Clearly, training needs to be complemented with coaching to ensure that organizations are filling their leadership pipeline with employees who have sound technical skills complementing their power skills. Hard skills training is not sufficient to ensure that employees develop the right skills to become forward-thinking, progressive leaders who take the organization further down the path to success.

The objective of all training programs is to ensure that the organization is future-ready, capable, productive, and agile to battle out today’s competitive landscape. And coaching can help an organization develop employees who are not only proficient in their technical skills but also have the capacity to lead the organization on the said path of being future-ready.

Coaching – this is the way the cookie crumbles

Coaching is the silver bullet that helps all the parties invested in it. 

Coaching the managers can lead to high-performing teams since coaching helps managers understand why and how to lead by example. It helps build their EQ, resilience, strategic and critical thinking skills and helps them become better team leaders.

Also Read: If You Want to Win the War for Talent, You Must Train Your Managers to Lead

The employees obviously benefit from coaching – be it for hard or power skills. 

  • Coaching is a continuous process and is directed to bring about behavioral change.
  • It is heavily focused on how learning is not only acquired but also how it is ‘implemented’. 
  • Coaching does not stop when the presentation ends. It stops when the ‘learning’ from the same has been internalized. 
  • High motivation and productivity are by-products of good coaching.

The organization naturally benefits from robust coaching practices since its managers and leaders have the coveted balance of technical and power skills needed to lead the organization towards success.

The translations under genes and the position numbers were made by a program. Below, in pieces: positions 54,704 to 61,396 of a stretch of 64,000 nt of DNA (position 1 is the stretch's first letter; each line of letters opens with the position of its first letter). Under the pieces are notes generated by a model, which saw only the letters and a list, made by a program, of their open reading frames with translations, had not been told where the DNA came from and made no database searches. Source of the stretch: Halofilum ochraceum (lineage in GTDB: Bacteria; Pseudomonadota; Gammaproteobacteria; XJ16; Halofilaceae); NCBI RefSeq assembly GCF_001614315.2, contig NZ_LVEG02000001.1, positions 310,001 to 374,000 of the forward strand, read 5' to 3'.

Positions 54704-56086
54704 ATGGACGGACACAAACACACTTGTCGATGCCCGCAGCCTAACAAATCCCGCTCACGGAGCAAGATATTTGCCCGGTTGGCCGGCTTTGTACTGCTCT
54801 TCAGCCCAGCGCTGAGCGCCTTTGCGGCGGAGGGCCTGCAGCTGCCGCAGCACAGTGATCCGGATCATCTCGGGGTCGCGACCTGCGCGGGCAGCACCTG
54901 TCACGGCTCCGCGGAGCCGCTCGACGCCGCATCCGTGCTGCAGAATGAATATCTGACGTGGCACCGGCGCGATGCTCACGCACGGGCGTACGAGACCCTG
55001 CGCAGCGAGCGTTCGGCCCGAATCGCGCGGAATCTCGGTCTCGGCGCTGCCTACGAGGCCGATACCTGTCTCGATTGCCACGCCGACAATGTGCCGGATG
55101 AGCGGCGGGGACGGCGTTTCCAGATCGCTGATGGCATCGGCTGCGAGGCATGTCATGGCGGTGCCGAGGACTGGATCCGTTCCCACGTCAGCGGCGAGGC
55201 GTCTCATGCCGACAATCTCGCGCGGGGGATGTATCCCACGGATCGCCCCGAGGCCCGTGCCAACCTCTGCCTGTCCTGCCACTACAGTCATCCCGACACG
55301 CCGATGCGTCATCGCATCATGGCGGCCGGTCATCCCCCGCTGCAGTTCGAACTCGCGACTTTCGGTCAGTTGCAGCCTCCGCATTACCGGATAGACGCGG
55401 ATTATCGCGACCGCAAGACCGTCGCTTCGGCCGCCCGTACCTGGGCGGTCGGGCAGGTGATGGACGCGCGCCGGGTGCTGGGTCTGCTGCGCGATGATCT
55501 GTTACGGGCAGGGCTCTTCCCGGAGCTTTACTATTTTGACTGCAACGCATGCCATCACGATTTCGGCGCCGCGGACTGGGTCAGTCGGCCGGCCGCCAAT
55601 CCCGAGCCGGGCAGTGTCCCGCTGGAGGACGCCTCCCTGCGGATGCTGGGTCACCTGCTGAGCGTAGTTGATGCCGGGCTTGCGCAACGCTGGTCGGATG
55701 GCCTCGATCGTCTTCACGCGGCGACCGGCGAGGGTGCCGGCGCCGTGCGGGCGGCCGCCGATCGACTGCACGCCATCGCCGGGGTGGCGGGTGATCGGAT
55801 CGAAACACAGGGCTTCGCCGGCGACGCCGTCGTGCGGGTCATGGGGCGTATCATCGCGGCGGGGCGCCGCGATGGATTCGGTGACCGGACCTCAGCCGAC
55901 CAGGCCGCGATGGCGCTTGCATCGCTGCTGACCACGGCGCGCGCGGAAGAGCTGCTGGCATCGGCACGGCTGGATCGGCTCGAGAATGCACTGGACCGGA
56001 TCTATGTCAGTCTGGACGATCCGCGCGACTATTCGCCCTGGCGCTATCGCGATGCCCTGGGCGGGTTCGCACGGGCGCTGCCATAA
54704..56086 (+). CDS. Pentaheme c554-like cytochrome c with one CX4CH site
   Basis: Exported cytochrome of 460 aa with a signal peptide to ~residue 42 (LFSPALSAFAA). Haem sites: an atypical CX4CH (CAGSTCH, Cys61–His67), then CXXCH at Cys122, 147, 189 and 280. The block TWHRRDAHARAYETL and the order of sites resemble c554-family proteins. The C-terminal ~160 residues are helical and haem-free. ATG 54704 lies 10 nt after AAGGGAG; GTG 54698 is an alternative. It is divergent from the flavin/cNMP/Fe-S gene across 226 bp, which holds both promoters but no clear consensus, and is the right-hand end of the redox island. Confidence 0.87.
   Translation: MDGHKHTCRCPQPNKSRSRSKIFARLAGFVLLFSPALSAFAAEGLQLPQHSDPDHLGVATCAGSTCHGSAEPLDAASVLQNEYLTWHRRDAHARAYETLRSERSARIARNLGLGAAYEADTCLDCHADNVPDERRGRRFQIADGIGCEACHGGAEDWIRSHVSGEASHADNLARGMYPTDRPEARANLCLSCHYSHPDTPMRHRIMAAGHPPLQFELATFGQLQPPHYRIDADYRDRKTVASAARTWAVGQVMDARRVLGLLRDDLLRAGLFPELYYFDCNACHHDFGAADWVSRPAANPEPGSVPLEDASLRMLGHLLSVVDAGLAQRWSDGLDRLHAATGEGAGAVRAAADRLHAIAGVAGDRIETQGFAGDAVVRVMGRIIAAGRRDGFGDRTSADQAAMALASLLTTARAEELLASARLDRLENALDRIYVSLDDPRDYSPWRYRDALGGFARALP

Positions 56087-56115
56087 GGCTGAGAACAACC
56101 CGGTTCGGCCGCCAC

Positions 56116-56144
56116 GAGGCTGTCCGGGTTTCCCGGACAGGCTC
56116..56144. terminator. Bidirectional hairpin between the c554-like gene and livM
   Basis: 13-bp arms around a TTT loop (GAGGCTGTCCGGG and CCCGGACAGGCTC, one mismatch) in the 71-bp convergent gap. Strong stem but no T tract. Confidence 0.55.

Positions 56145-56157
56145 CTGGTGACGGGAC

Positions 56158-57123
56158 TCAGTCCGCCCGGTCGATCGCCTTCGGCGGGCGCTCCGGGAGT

Highly engaged employees and elevated levels of employee experience influence people to become more invested and put in discretionary effort. High productivity levels and greater innovation capacity come as a result of the same. A higher ROI on training efforts and a positive impact on the bottom line are the natural outcomes of coaching.

It’s time to modernize coaching 

A one-size-fits-all approach never worked for anything, and it does not work for coaching as well. 

HR departments need coaching programs that improve productivity and performance by reinforcing learning, extending eLearning, and increasing employee engagement. This becomes even more relevant as we delve deeper into the age of remote working or working from home. 

Basing coaching decisions on guesswork becomes counter-productive. In the age of personalization, organizations need to deliver personalized and skill-specific coaching continuously and iteratively. They also need to grow in-house skill sets to complement external coaches to increase their coaching footprint. How can they achieve this?

The answer lies in modern technology. Coaching has to be now modernized and the only way to do so is by leveraging an easy-to-use and comprehensive AI and Machine Learning enhanced AI platform such as NumlyEngage

It comes with custom program templates and rich engagement tools that help organizations identify skill gaps and pair Coaches and Jedi for each skill.  Built-in and customizable processes enhance coaching relationships. 

  • AI-enabled bot addresses individual skills gap and identifies their learning process. 
  • Through personalized, contextual ‘nurture actions’ help in increasing the efficiency of the coaching program. 
  • AI and Machine learning algorithms help to pair the right coach with the right Jedi, which contributes to better coaching outcomes.
  • With the data analytics capabilities, such a platform can assist organizations in understanding the effectiveness of their coaching programs, the outcomes, and the path to course correction by using actionable insights from rich analytics on employee engagement, performance management, and much more.